The Arizona chapter of the Council on American-Islamic Relations (CAIR-AZ) today called on the Anti-Defamation League (ADL) to apologize for stereotypical statements made about Muslims during recent debate over Arizona Senate Bill 1062, which would have shielded businesses from lawsuits if employees acted on religious beliefs to discriminate against customers.
In testimony before a state Senate committee the ADL’s assistant regional director posed a scenario in which, “A Muslim-owned cab company might refuse to drive passengers to a Hindu temple.”
“It is unconscionable that a group purporting to defend civil rights would resort to religious bigotry to promote its political agenda,” said CAIR-AZ Board Chair Imraan Siddiqi. “The introduction of this stereotypical scenario gave way to the narrative that Muslims are in some way serial abusers of ‘religious freedom based denials of service,’ which is completely baseless.”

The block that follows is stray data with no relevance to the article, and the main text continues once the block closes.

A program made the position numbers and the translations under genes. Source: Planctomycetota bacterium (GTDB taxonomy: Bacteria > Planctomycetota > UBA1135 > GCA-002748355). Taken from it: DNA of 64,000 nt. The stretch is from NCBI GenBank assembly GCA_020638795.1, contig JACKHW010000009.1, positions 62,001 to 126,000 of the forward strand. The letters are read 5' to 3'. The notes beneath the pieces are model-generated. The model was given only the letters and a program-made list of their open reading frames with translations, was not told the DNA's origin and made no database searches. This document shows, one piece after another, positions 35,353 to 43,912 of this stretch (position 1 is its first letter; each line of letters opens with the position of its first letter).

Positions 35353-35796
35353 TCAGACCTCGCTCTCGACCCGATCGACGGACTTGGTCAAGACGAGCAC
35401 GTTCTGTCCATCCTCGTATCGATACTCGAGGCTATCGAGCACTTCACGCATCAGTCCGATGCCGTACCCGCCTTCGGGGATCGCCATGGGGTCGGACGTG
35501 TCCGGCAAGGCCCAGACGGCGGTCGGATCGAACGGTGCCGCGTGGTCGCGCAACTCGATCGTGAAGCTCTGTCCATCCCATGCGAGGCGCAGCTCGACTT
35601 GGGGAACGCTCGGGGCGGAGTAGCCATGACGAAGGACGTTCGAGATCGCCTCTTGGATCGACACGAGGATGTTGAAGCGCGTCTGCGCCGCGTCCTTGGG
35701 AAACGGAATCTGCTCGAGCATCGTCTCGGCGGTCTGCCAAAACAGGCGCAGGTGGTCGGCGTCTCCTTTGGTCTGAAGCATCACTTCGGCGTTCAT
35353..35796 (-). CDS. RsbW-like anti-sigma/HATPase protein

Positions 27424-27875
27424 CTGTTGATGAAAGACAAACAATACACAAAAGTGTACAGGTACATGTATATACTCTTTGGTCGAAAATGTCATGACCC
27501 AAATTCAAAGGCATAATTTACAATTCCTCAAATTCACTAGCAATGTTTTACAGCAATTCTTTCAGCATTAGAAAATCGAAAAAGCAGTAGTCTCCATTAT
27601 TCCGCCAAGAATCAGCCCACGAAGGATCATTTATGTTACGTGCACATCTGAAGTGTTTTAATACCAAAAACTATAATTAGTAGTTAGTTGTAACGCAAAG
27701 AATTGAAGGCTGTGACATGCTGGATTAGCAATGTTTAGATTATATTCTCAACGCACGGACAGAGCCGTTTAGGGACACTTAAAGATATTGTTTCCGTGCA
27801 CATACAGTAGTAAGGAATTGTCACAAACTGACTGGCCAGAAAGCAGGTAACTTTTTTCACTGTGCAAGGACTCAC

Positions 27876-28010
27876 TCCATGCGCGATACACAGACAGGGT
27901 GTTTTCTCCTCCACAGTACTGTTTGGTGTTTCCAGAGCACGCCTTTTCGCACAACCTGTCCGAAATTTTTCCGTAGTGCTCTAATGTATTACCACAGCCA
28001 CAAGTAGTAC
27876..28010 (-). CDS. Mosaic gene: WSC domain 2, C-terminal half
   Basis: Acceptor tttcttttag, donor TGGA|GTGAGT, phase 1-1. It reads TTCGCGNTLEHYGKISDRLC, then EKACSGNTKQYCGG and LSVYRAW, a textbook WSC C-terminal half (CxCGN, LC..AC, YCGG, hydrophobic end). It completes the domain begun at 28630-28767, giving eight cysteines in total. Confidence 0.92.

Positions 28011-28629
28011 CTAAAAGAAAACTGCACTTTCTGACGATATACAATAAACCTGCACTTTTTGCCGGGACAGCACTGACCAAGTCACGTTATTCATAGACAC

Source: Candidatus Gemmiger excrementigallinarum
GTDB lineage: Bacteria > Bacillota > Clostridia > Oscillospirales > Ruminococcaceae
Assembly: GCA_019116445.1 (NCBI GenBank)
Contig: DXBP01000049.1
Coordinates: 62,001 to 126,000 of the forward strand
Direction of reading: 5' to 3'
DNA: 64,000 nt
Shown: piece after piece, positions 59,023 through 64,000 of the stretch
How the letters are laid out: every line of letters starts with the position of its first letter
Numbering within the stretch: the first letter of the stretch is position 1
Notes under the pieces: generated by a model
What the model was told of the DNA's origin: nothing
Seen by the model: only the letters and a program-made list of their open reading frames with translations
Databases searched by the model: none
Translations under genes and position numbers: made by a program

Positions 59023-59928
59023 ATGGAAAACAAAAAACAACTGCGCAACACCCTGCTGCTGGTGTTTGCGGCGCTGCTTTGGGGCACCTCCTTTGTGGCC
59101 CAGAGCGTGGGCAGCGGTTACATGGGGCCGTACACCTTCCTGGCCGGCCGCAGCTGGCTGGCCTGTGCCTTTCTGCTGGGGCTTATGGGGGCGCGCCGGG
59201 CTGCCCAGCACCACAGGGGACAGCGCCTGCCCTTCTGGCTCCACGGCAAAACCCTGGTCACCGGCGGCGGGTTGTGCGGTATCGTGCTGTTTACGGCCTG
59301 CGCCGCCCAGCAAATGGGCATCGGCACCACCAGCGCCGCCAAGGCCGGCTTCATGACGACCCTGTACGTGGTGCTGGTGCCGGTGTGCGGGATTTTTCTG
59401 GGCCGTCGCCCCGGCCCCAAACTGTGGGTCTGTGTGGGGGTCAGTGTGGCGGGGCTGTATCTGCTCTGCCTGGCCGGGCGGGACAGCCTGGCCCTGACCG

Siddiqi noted that Muslims, like the majority of other Arizonans, believe that those serving the public must treat all customers equally, or be prepared to seek another line of work.
In 2010, CAIR’s New York chapter called on the ADL to retract its statement against the construction of an Islamic community center in New York City.
CAIR is America’s largest Muslim civil liberties and advocacy organization. Its mission is to enhance the understanding of Islam, encourage dialogue, protect civil liberties, empower American Muslims, and build coalitions that promote justice and mutual understanding.
See also William Saletan, “The Muslim taxi driver”, Slate, 27 February 2014